I’m all excited about it now.

Demo 3. I must have failed to… no, I didn’t fail to do all that. Okay so well… maybe I didn’t get it uploaded properly. Custom functions php file upload. Come back over to here, refresh. Well this is the one reason why I use Custom File Editor. Let’s see, do I have a twit down there? I do have a twit, okay. I’m on my custom functions php file. I have a twit down there, I definitely have a twit and I don’t have that extra code. So some of these that used to be working is no longer working. Maybe this is the problem. Maybe what I should have really done is done us a div. And then come back down here and the closing div. Yeah, let’s try that.

Okay, if we inspect that element… format text, div class twit. Class div, class twit. What did I do wrong? Oh it’s missing a semi-colon. You know, you just can’t screw this stuff up and have it work. Oh, it’s late at night now, that’s my problem. So then… oh, bring that back up. It’s that… come back over here and then first this.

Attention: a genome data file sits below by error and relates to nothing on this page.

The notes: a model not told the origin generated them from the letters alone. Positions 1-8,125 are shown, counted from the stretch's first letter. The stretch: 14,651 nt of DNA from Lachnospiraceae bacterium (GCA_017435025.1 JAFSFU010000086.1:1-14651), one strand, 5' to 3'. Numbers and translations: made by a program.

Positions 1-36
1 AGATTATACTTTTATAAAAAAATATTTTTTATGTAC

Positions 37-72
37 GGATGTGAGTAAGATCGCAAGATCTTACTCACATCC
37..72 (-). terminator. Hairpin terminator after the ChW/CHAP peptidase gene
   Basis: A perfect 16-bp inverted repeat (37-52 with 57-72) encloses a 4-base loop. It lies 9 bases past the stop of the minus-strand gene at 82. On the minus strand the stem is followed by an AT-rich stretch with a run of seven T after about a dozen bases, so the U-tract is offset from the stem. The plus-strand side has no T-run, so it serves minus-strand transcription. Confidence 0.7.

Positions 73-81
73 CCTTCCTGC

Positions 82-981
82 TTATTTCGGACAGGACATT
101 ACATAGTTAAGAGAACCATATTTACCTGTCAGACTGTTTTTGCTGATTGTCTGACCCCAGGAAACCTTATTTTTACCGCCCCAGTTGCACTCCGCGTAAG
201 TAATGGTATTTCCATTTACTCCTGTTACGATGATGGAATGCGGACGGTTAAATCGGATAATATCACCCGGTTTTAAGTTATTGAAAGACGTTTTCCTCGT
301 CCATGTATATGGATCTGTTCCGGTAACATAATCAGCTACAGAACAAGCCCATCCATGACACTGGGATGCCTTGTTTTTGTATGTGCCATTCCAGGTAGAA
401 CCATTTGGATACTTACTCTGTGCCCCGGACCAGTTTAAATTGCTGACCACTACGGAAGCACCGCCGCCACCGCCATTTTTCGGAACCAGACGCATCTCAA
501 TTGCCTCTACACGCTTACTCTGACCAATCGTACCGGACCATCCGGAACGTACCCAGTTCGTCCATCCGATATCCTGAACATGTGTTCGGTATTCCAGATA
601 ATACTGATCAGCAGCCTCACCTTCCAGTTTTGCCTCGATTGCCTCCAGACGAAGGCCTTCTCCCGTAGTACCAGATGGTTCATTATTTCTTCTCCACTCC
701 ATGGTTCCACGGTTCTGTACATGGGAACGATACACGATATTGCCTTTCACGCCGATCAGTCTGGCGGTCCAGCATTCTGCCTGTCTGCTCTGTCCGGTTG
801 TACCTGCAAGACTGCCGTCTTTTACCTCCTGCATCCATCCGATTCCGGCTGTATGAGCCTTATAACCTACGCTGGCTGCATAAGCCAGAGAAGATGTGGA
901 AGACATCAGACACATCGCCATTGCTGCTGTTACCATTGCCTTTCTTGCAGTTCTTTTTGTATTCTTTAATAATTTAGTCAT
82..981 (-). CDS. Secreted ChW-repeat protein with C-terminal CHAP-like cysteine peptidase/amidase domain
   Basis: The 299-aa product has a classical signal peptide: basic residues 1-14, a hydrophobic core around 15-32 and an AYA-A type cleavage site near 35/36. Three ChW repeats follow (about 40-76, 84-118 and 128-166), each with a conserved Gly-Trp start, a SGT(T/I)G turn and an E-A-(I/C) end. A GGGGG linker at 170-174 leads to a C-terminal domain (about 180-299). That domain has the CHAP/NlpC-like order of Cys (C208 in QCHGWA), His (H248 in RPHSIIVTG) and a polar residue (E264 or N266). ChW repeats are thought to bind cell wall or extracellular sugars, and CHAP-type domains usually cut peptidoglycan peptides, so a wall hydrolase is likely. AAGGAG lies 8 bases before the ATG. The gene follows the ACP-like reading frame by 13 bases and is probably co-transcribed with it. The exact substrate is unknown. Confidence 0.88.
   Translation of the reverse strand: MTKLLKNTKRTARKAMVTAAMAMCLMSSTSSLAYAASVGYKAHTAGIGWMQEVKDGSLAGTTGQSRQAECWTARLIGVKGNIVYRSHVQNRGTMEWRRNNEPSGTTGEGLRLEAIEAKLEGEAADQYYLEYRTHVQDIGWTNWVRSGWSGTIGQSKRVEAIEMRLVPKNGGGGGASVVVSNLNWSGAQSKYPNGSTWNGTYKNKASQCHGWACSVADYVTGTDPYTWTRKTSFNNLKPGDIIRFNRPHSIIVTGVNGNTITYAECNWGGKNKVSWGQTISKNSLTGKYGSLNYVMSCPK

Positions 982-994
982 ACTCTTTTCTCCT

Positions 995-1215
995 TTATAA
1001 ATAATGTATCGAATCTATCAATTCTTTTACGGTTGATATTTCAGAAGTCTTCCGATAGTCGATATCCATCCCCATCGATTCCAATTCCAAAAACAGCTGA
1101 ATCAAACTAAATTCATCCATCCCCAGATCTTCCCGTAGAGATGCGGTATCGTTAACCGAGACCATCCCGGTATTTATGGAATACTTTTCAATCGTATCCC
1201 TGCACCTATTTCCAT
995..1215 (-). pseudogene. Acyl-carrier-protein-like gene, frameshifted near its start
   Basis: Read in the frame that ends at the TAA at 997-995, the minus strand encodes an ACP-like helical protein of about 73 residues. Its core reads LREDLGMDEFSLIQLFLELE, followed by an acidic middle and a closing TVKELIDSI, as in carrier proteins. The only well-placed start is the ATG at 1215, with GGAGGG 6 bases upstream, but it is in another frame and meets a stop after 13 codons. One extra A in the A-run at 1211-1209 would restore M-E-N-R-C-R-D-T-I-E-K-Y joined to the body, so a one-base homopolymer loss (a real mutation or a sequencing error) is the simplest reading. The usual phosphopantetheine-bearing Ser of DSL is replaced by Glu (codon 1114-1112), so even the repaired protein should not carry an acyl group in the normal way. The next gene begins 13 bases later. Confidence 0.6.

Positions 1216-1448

Okay so it can find that just fine, no problem with the image itself. 48… oh it’s display block, that’s right. Forgot about that. If we come back over here to CSS, edit CSS, custom CSS. Come down here and say, display block. Block semi-colon. That’s interesting. I think I need to say clear both as well. Okay 12 48. 48, click to send this to Twitter. There it is.

And so now… you know, this obviously… it think folks generally use a Twitter button and this for this purpose but nevertheless, if we click on that now, it takes us over to Twitter. So that clearly does the job. That was 48 by 48, display block colon block semi-colon. And it needed to clear both of those others so clear colon both. Save that document and we upload it. This is the one here. Upload it, come back over here and I’m going to refresh it.

Okay, what did I do? I have class twit, what on earth did I do now? Actually, I screwed up the stuff somehow. I must have… in my fatigue, oh no. I didn’t even have it changed. Yeah, because I changed with custom functions php, not custom CSS. There we go. Off we go to Twitterland. Okay, so look at that. It’s 10 02. You got an interesting little conversation about how to use short codes in WordPress and I think I answered the questions that were on our list so thank you very much everybody for participating tonight.